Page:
With over 50 percent of students in Texas' Van Independent School District coming from economically disadvantaged families, college is not always in the cards.
That's what made the "Senior Walk" on May 3 even more special. After Van High School's graduating seniors took photos in their caps and gowns on the football field, they were loaded onto a bus and taken to J.E. Rhodes Elementary and Van Middle School, where students were lined up waiting for them.
As the seniors walked the halls, the very excited younger students couldn't wait to give each of them a high-five.
"The seniors felt like rock stars," Superintendent Don Dunn told TODAY. "And you could tell how much the elementary and middle school students were enjoying themselves just by looking at their faces."
"The seniors didn't really know what to expect, but it became a really big deal for us after seeing how crazy excited the kids got," senior Christina Bowman, who is attending the University of Texas in the fall, told TODAY. "Seeing us in our caps and gowns really gave them something to strive for."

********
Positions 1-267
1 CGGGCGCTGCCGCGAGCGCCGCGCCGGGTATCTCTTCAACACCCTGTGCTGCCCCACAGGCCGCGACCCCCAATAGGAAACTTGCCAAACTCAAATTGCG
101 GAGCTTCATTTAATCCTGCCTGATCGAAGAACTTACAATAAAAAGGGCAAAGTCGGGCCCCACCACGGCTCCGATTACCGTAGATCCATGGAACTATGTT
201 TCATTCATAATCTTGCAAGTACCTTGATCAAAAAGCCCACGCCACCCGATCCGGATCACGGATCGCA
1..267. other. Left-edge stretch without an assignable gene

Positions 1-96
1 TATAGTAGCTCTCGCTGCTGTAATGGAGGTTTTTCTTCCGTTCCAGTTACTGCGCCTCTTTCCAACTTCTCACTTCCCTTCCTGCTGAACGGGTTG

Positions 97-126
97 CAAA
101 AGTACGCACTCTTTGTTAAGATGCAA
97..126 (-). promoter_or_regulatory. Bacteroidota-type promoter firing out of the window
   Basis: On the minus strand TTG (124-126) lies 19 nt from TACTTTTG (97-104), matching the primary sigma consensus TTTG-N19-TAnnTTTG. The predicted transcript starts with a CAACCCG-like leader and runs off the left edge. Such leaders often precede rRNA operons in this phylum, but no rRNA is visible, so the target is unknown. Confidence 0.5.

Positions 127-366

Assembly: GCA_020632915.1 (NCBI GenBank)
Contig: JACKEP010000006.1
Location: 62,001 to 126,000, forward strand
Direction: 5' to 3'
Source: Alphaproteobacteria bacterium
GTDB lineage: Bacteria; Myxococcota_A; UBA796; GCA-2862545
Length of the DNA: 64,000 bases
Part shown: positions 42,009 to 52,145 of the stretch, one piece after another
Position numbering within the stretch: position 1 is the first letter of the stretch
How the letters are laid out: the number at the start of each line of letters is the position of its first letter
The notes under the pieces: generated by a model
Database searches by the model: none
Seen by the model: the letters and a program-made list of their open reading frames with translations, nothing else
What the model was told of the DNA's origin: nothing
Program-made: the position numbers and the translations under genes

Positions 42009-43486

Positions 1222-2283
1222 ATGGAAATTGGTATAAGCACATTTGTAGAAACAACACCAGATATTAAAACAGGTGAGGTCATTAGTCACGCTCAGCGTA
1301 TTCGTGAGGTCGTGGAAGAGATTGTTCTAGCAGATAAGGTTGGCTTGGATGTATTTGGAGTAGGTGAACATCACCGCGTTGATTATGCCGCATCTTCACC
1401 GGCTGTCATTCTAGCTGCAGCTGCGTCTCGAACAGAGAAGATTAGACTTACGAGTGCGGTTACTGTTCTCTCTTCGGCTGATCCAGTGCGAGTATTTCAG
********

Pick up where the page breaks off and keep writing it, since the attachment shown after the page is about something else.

In an effort to change the stigma students feel toward college, the district launched the "After High School Comes College" initiative a few years ago.
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In addition to the administration constantly preaching these words to their students, every Wednesday is college day, and everyone is encouraged to wear college apparel. Each teacher has also adopted a college and decorated their room with that school's colors.
"We're a community that has a lot of students in poverty and we're hoping through all of this we can break the cycle," Dunn said.
While the majority of the senior class has committed to further their education, the district's goal is to have 100 percent of them attend college.
"We're trying to make these kids realize they, too, can go to college," Jeff Hutchins, Van High School's principal, told TODAY. "Watching them see the face of their dreams walk past was unbelievably touching, and inspired them to dream big."